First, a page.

The concert video director Des Fallon, who has died suddenly aged 40, was my best friend and colleague for 25 years. After a series of jobs in the technical video services industry a decade ago, Des became a director at XL Video UK. He played a leading role in the development of concert video, working with directors, lighting and set designers and major artists to put ideas into practice. His work for bands such as Depeche Mode, Oasis, Gorillaz, Take That, Kings of Leon and Coldplay thrilled millions and won a string of awards.
Des was easy to like. Take That's production manager coined the phrase "backstage rock star" for Des, a man who was the lifeblood of after-show parties (at one of which he insisted on explaining, unsuccessfully, to Jay-Z the difference between east and west coast rap). Once asked to name the most impressive piece of video technology to emerge over the years, Des replied: "Sky+".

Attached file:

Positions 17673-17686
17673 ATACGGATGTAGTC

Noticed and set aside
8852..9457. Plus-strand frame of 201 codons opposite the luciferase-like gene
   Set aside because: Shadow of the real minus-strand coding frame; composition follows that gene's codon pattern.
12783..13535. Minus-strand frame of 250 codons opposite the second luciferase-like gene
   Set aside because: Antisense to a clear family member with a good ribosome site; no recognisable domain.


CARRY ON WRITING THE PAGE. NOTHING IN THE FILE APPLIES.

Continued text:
Born in Shepherd's Bush, west London, where he spent most of his life, Des learned to smooth troubled waters from an early age, working on a market stall. "I sold dodgy suits to dodgy geezers. Some say there's been little change in my selling technique," he once said, with typical humility.
His career took off in the late 80s when we both landed jobs at the event equipment hire company SamCom, in Camden, advancing from loading bay muscle to event technicians (the fact that Des managed to electrocute himself regularly did nothing to dampen the high regard in which he was held by his colleagues). But his wideboy charm was tempered by a generosity of spirit and a deep vulnerability that he tried to conceal. He was an enthusiastic, compassionate and loving friend and father. He shared his passion for music with his daughter, Flossie, who became a seasoned concertgoer at a young age, and he had a knack of making life's waifs and strays feel like royalty. He also quietly used his roadie skills to help out at Crisis at Christmas.
Des is survived by Flossie and by his wife, Nik.

Friday, 17 June 2011

Jennifer Hocking

Jennifer Hocking View larger picture
Jennifer Hocking in London in 1954. A fortune teller had twice predicted her success.